Juvenile Idiopathic Arthritis

JIA is the most common cause of chronic (lasts more than 6 week) arthritis in children. It is of different types depending on the clinical signs and symptoms. In JIA child has joint pain associated with swelling and along with this may have fever, skin rash, lymph node enlargement, backache, red eye, or pain in sole/heel.

Juvenile Idiopathic Arthritis

Juvenile Idiopathic Arthritis

Why did my chlid get it?
The exact reason why it occurs is not know. Genetic and environmental factors are thought to play a role but it is not a hereditary disease as only 5% of children have a family history.

Will my child be able to do job?
If the disease is managed early and well, most children can study and do a profession. However some children have physical limitation and thus cannot do jobs that involve manual labor. It is good to have a session with your physician when you are making decision regarding career.
 
What is the long term outcome of this disease?
JIA is a disease with good outcome however 50% of children would have some joint pains during adulthood. Most children can attain good education level and are employable. Good outcome depends on early and effective treatment to control disease activity.
 
What are its complications?
In systemic variety ( So JIA ) child have fluid around the heart ( pericarditis ) around lungs (pleuritis), myocarditis, marked weight loss rarely a serious condition called macrophage activation syndrome. In other varieties limb length discrepancy, hip joint damage and joint deformities may occur. Uveitis ( inflammation in eye ) can present with redness of eyes, blurring of vision or gradual visual loss. Thus regular eye checkup is needed.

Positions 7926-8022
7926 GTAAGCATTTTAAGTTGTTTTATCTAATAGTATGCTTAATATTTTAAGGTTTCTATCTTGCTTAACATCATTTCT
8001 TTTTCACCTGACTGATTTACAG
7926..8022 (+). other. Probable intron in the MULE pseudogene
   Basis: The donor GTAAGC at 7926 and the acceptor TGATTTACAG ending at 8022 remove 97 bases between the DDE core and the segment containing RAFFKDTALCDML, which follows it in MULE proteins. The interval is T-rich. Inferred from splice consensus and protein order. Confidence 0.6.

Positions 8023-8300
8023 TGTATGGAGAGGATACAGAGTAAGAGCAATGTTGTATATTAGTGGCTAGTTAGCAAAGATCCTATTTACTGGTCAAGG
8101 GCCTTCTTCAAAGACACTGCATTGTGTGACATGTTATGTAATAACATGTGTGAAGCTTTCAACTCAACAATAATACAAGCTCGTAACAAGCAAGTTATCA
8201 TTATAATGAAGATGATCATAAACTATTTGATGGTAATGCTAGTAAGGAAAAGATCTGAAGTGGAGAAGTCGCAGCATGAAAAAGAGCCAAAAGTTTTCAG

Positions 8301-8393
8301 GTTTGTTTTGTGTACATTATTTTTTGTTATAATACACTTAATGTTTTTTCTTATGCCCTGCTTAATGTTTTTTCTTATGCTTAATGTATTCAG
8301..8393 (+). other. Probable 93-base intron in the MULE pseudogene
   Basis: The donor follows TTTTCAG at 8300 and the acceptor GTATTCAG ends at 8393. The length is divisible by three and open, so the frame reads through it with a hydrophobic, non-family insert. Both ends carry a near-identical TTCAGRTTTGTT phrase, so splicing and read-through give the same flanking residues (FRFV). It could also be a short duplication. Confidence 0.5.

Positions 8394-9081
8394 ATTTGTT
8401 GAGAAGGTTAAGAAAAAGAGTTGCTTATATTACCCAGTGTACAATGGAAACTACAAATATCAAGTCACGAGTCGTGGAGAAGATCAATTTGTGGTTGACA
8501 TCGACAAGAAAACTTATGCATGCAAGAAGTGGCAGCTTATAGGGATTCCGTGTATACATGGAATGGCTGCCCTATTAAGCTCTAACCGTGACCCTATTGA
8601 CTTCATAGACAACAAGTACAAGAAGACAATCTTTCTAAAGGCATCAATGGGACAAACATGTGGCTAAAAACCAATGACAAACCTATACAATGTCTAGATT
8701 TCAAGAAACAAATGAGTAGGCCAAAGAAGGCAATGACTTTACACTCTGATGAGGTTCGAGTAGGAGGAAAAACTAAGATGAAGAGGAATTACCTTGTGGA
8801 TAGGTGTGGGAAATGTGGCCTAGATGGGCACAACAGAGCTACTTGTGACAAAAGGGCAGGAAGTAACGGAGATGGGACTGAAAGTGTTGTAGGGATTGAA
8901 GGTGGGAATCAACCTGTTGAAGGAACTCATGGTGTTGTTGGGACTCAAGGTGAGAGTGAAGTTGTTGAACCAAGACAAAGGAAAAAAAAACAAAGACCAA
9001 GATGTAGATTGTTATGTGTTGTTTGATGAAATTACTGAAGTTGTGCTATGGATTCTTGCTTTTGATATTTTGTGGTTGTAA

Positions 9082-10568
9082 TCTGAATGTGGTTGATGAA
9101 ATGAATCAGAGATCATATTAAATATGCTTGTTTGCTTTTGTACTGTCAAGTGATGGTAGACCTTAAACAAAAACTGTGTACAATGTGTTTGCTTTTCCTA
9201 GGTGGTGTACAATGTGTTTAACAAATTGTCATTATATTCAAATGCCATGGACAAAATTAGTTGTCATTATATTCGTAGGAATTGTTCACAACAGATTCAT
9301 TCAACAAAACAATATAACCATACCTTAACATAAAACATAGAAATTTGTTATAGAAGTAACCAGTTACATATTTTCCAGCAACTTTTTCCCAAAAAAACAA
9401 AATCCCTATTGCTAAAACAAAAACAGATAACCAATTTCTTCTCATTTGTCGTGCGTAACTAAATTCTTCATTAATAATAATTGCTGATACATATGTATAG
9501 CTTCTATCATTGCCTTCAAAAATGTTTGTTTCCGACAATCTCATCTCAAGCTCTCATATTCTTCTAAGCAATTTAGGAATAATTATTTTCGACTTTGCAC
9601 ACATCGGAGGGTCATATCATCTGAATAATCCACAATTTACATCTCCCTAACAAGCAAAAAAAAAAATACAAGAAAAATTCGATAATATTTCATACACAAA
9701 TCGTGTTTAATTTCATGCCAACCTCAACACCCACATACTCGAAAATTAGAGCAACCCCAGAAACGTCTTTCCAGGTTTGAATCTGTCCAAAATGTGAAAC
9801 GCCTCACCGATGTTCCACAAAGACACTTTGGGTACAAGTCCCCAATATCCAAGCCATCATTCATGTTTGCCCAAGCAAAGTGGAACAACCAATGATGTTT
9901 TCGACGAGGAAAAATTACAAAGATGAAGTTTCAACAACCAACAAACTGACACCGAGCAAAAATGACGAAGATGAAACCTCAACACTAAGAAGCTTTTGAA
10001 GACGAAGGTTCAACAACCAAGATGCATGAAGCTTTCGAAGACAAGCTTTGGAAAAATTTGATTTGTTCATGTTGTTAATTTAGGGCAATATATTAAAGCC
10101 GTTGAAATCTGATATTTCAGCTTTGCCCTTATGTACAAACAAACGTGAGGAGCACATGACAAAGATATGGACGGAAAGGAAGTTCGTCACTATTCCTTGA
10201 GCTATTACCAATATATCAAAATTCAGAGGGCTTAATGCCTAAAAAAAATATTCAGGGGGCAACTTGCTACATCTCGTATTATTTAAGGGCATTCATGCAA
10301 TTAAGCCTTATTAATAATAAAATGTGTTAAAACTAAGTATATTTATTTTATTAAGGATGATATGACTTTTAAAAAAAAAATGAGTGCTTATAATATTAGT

Complications can also be related to therapy like weight gain, short stature, acne related to cortisone. Methotrexate, sulphasalazing and leflunomide may rarely cause lowering of blood counts or liver enzyme abnormalities.
 
Does it have any effect on puberty?
In most children if the disease is well controlled there is no impact on pubertal growth. In children with SoJiA or polyarticular JIA puberty may be delayed due to persistent disease activity.
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